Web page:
Stateline reports that states governments are choosing to eliminate the estate tax.
In 2001, every U.S. state imposed either an estate or inheritance tax. But that year, the federal government eliminated its income tax credit for such payments — and the repeals began. By 2018, only 17 states will have an estate tax, an inheritance tax or both.
In recent years, Tennessee (2016), Georgia (2014), Indiana, North Carolina and Ohio (all in 2013) also have eliminated their estate or inheritance taxes.
Earlier this year, Minnesota increased its estate tax exemption from $1.8 million to $2.1 million, retroactive to Jan.1. The exemption increases to $2.4 million in 2018, $2.7 million in 2019, and $3 million in 2020.
The reasons vary and, Stateliness notes, many of the repeals are accompanied by boosts in other taxes. In New Jersey, which repealed the estate tax late last year,
They packaged the eventual abolition of that tax with a bunch of other tax hikes, including a huge increase in the gasoline tax that brought New Jersey from the second-lowest gas tax in the nation to the eighth-highest…New Jersey will retain its inheritance tax, which is assessed on individual bequests rather than on overall estates.
That’s been the pattern in many states that have scrapped the estate tax or increased the amount of the estate that is exempt: By eliminating the estate tax as part of a package that raises revenue from other sources or puts money into other priorities, such proposals have won the support of both Republicans and Democrats.
We’ve previously cited Washington’s highest-in-the-nation estate tax.
Tax Foundation analyst Morgan Scarboro reports that states are backing away from the taxes.
Indiana repealed its inheritance tax in 2013. Tennessee repealed its estate tax in 2016. New York raised its exemption level to $5.25 million this year and will match the federal exemption level by 2019. The District of Columbia is set to conform to the federal level this year after meeting its revenue triggers. New Jersey will fully phase out its estate tax by 2018.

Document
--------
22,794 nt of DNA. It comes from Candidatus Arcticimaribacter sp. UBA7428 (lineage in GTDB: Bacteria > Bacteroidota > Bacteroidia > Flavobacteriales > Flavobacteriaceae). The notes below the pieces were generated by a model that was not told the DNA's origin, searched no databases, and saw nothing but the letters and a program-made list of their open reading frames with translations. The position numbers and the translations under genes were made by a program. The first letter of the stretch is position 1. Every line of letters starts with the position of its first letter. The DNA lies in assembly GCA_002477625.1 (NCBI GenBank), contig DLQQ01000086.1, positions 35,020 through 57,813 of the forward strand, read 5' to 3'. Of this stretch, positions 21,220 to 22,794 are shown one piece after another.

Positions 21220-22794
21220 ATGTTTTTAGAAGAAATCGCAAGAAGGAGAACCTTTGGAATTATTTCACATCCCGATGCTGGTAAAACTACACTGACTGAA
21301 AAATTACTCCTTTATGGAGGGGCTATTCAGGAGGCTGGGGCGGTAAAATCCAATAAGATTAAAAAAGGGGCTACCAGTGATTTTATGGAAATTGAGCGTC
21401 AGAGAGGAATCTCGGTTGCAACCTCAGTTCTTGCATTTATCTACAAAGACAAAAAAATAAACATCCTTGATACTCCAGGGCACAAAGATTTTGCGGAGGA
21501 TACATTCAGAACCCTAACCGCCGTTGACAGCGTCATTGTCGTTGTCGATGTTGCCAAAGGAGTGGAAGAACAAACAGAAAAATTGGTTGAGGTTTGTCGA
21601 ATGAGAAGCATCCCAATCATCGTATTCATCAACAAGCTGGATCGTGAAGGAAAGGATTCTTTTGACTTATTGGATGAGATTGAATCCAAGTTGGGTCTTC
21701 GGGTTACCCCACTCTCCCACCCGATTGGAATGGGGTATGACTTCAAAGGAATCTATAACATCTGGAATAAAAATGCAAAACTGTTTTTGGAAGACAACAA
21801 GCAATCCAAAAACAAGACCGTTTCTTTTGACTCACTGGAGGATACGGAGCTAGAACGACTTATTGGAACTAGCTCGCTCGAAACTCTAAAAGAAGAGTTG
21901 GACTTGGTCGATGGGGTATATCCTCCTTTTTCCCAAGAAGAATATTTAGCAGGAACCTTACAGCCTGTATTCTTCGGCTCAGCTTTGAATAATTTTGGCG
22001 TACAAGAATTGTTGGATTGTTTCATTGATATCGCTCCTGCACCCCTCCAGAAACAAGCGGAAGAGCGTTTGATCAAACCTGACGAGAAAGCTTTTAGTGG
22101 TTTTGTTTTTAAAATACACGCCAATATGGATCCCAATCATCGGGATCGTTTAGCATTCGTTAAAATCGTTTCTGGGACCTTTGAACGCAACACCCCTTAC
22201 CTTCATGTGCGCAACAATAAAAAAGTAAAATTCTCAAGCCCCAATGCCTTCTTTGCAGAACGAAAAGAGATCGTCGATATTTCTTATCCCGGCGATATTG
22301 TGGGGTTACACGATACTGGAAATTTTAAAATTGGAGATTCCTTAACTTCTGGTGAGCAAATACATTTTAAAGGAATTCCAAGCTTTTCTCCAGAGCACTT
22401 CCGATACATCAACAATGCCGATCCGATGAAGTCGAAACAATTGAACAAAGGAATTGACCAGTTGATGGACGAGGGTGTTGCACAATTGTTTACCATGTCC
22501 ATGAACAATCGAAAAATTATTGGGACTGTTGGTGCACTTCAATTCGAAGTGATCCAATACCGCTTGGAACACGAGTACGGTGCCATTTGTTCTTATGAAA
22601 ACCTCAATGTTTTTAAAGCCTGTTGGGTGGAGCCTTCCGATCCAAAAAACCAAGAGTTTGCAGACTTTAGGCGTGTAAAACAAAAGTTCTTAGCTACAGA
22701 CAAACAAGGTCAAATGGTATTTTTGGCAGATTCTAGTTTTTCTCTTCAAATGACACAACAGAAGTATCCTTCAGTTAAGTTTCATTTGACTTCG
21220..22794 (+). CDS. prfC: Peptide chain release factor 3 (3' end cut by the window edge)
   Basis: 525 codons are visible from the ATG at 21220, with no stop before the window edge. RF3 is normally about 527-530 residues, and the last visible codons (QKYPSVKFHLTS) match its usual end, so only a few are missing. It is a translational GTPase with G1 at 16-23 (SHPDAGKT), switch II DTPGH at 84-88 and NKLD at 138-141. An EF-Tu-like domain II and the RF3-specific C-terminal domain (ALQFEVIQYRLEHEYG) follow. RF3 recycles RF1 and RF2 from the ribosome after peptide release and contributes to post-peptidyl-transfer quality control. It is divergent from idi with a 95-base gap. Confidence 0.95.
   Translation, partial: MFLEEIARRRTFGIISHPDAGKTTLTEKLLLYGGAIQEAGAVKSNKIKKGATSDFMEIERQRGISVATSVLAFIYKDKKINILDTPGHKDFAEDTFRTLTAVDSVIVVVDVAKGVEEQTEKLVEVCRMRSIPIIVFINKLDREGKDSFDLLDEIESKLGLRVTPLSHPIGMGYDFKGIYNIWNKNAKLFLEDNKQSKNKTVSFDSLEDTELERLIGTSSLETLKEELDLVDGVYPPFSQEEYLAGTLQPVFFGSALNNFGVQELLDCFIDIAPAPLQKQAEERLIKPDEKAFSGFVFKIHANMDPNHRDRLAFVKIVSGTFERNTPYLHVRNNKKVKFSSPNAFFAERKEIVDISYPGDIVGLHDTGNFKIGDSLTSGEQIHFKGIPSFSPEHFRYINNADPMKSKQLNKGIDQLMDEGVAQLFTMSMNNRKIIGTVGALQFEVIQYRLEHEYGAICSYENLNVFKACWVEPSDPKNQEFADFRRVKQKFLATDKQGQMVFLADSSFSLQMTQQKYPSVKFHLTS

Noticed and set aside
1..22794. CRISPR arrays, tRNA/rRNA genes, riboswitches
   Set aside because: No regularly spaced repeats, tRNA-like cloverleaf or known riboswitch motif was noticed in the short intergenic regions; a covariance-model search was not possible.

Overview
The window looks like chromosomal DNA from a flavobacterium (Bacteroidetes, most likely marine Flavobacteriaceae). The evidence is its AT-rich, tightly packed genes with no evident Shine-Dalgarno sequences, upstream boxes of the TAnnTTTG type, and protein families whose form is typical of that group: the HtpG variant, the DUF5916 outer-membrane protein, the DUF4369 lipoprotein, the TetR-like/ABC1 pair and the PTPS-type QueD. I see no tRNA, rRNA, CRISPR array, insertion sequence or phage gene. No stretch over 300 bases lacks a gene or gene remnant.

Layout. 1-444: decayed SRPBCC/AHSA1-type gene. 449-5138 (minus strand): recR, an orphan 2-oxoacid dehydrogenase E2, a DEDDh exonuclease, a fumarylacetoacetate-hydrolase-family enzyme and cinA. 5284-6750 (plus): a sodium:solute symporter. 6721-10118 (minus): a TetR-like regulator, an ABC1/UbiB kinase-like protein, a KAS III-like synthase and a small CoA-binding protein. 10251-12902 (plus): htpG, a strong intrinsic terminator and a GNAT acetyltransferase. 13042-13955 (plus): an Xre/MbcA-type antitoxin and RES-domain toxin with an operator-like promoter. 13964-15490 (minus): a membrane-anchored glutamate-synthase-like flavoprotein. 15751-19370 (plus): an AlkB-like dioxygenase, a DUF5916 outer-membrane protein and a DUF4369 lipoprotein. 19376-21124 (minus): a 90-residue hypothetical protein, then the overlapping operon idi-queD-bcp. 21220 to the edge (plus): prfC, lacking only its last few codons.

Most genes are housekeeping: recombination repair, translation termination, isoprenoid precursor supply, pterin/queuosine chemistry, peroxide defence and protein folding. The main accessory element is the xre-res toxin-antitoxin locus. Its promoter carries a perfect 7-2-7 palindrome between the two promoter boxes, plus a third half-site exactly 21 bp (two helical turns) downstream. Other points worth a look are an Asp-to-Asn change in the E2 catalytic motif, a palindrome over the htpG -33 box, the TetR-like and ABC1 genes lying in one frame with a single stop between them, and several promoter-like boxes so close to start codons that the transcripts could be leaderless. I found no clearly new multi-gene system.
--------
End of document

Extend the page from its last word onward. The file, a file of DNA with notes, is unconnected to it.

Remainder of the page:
Among the reasons cited for moving away from the tax:
Estate and inheritance taxes are burdensome taxes that disincentivize business investment.
Jared Walczak, senior policy analyst for the Tax Foundation, a conservative group that generally believes in lower taxes on a broader base, said that tradeoffs often do make the difference on tax policy…
Walczak explained that the estate tax is a relatively small source of revenue — in fiscal 2016, state inheritance and estate taxes raised $5.1 billion, accounting for 1.4 percent of state tax collections in the states that have the taxes. It is also a volatile revenue source, since it depends on when someone dies.
In New Jersey, the effect on small business also came into play.
Michele Siekerka, president and CEO of the New Jersey Business & Industry Association, said she had talked to lawmakers many times about its members’ concerns about the estate tax. A small-business owner, for example, told her if they got hit by a bus tomorrow, their children wouldn’t have the liquidity in the business to pay the estate taxes, she said.
Washington lawmakers passed an estate tax in 2005. Initiative 920, a 2006 attempt to repeal the legislation, was rejected 38-62